Maybe I jinxed myself. On Wednesday, I had marveled at the fact that I had been traveling South America for nine months and nothing had been stolen. Sure, I’d had some close calls: someone tried to walk off the bus with my friend’s bag one day (Cory caught him red-handed), and there have been numerous times in which locals have warned me that someone had just attempted to rob me, but had been warded off by my habit of keeping my hand over the zippers of my purse.
I wanted to go back home with all my belongings intact, not so much because I valued my possessions, but simply because I wanted to prove to people that you can backpack South America alone and be just fine, as long as you’re careful and use some common sense.
“Don’t start preaching just yet about South America,” I told myself. “You still have one month left.”
The very next day, I got robbed.
So what happened?
On Thursday afternoon, I went to meet someone for lunch in Lima. I arrived “early” (by Peruvian standards), so I grabbed a seat at the only free table, right in the doorway. I sent a quick text saying that I had arrived, and placed my cellphone on the table to await the reply. Because I had my SLR camera and wallet in my bag, I kept everything else on my lap, but I took out my iPod to pass the time.
Just then, three boys (maybe 18-21?) entered the restaurant in hopes of selling some caramels for a few cents. This is a common occurrence in Peru, so I just ignored them. As they were leaving, one of them stopped at my table and started waving the bag of candy directly in my face, pleading with me to buy some. I thought he assumed that I had lots of change to spare since I was holding an iPod. The other two boys came up behind me and started waving their bags around as well, while I shooed them away.
Immediately, I had a bad feeling, and did a quick check of my bag to make sure I still had everything. But wait… I had left my phone on the table — where was it?!
I jumped up and looked outside, where the boys were walking calmly down the street.
“¡Me acaban de robar mi celular!” I exclaimed to the restaurant owner.
“No, lo tienes. Fíjate bien tus cosas.” — No, you have it. Take a good look through your stuff.
When I finally convinced the guy that I had indeed been robbed, he was utterly useless.
“Ya se fueron.” — They’re gone.
They weren’t gone. They were still less than 100 meters away. But the owner said there was nothing we could do; it would be dangerous to follow them. He was right about that. If I ran after them, they could take my camera or iPod, which were far more valuable than my $100 non-smartphone.
By this point, two female customers came to my aid. They borrowed a phone to call the police, and then tried calling my phone. Apparently, sometimes these thieves will pick up and ask for money in return for the phone. Sadly, no answer.
Five minutes later, a security patrol showed up, and I went riding around, searching for the boys. By this time, they were long gone, so I headed to the police station to file a report. Because I was leaving Peru the next morning, it seemed a bit silly, but I needed it to later make an insurance claim.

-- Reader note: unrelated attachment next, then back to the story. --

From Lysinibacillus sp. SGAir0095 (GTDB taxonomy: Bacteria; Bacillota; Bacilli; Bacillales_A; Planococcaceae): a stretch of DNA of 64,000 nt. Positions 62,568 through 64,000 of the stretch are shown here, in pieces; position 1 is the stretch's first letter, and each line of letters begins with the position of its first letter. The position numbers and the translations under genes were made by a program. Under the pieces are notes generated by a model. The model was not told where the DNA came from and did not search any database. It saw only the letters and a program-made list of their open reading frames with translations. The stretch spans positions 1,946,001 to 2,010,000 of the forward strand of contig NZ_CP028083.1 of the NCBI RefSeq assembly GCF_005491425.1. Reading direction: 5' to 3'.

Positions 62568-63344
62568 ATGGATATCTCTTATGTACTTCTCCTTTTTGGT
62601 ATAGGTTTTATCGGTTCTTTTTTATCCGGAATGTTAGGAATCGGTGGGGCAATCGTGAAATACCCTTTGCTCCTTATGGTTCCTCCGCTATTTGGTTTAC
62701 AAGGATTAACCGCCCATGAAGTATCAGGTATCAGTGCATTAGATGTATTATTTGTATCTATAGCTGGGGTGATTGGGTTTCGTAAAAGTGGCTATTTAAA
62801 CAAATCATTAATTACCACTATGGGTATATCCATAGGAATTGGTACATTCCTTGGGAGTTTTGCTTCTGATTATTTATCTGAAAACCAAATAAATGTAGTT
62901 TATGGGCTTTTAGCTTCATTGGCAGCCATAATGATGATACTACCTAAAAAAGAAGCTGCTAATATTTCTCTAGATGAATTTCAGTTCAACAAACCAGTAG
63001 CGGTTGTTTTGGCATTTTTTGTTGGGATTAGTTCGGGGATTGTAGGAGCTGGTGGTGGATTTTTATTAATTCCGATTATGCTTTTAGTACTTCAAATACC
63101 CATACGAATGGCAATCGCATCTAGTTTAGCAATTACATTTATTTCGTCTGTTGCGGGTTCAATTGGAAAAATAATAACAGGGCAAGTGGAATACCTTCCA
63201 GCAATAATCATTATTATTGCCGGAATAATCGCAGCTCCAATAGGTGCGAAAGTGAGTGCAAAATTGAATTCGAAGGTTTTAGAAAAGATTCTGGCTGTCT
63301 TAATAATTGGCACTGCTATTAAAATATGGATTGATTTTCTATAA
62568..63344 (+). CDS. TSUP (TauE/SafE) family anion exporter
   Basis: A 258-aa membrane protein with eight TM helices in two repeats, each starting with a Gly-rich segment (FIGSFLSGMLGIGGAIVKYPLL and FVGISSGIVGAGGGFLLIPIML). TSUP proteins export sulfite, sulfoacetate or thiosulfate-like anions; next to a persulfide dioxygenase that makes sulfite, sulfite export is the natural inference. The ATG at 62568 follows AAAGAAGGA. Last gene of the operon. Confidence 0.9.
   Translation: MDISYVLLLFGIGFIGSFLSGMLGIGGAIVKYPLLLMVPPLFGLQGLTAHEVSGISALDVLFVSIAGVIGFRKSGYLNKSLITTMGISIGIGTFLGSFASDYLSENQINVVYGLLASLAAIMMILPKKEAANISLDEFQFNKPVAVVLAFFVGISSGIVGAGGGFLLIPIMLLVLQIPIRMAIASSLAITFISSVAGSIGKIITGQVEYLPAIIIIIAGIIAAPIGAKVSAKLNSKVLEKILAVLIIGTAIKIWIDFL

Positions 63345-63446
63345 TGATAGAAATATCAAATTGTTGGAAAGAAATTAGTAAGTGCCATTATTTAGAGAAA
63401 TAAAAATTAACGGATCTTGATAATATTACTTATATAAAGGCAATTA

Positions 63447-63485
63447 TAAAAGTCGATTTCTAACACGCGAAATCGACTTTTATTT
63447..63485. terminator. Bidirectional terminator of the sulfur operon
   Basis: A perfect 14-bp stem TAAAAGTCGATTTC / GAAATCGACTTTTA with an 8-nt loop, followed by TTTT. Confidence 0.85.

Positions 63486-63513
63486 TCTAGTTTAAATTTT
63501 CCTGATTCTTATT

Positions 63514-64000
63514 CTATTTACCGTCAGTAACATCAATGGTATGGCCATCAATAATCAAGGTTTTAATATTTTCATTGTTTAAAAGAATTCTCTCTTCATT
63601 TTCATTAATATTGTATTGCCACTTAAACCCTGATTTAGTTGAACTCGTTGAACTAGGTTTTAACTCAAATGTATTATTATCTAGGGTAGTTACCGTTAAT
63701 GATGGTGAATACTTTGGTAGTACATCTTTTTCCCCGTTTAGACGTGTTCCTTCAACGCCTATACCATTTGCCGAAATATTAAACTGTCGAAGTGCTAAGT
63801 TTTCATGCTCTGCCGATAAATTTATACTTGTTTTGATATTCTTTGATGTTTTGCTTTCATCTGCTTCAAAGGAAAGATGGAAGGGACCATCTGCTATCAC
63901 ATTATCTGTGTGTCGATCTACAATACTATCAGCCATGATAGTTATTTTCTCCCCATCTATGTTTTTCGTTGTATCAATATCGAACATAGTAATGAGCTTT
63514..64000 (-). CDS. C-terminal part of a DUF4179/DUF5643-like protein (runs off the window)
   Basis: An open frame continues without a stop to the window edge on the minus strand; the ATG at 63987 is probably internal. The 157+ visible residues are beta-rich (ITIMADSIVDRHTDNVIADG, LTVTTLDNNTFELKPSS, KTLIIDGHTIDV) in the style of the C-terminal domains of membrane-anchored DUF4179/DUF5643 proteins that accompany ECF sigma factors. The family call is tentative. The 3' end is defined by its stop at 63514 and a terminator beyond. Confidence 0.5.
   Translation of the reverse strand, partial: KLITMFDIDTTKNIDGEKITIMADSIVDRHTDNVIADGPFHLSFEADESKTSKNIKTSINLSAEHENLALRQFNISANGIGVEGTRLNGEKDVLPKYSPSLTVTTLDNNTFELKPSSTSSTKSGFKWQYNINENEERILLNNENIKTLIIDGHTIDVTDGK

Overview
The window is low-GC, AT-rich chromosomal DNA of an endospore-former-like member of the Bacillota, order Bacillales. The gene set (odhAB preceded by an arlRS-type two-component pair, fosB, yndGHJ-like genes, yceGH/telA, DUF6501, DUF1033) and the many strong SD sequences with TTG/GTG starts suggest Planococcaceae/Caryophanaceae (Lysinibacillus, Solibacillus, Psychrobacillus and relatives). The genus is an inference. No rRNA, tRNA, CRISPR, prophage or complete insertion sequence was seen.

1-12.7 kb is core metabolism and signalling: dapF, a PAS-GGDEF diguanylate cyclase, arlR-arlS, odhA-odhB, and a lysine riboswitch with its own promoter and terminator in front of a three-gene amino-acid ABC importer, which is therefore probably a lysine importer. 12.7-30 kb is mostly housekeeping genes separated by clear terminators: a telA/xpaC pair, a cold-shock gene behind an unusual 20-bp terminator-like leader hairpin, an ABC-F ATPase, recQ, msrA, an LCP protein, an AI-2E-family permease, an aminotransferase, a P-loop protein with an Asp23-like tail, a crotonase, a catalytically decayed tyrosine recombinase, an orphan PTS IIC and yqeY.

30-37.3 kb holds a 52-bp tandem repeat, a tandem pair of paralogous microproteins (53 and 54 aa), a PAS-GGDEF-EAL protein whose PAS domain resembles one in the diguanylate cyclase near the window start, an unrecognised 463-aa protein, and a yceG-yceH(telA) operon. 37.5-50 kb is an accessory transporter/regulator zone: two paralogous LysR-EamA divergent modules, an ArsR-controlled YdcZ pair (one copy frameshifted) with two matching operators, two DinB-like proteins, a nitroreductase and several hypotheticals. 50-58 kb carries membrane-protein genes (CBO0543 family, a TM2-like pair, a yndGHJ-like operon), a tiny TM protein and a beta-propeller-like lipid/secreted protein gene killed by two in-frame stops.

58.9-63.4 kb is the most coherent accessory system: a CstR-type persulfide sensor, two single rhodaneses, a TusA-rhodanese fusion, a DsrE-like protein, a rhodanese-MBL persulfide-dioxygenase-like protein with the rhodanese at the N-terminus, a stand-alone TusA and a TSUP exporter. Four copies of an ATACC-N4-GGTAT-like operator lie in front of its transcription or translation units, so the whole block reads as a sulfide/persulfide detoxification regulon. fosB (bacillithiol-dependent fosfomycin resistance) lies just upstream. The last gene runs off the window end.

I guess my $719 worth of travel insurance is once again proving useful…
So, what can I take from this experience?
While the theft was quick and stealthy, there are still a few factors that led to me getting robbed.
1) Being in a familiar place: We all tend to let our guard down where we’re somewhere familiar. I had come to this same restaurant for lunch almost every day for a month. (Hey — they had a typical $2.30 USD menu with a different appetizer/entree each day — don’t blame me). Because of that, I wasn’t paying much attention to my surroundings, and had even gotten accustomed to leaving my phone out, something I almost never do.
2) Sitting near the exit: This is the first thing the female customers said to me after the incident. “Never, sit by the doorway in a Peruvian restaurant.” You become an easier target.
3) Letting myself get distracted: This is hard to control. Lauren and I had a similar “distraction” experience in Buenos Aires, in which someone squirted mustard all over us in the metro. (Because this is a common European gypsy trick, I assume it had bad intentions.) We checked our stuff before anyone could take anything. So, the important thing is to get in the habit of keeping a hand on your bag or wallet whenever a stranger approaches you. This way, if your mind is being distracted, at least you have a physical guard against robbery.
4) Not yelling for help: I noticed instantly that something had been stolen, and I probably could have stopped the boys by screaming for help. It was a busy street, with lots of shops and traffic, so there’s a good chance that someone would have intervened. (Or maybe not — Peruvians/Brazilians are quite cautious because of the risk of concealed weapons). So why didn’t I yell? The restaurant owner telling me that my phone was still somewhere in my bag threw me off, which delayed any chance of reaction.
In the end, I wouldn’t say that this incident was necessarily my fault. I’m always extremely cautious and walk with my hand over my bag. But, this was a case of me letting my guard down and not knowing how to react.
Does this mean that Peru is a dangerous place? Not exactly. While Peru has a high incidence rate of petty theft, I still believe that you’re almost as likely to get pick-pocketed or robbed in countries like Italy or Spain as you are in South America. Wherever you go, even if it’s just outside your front door, you need to be careful and be aware.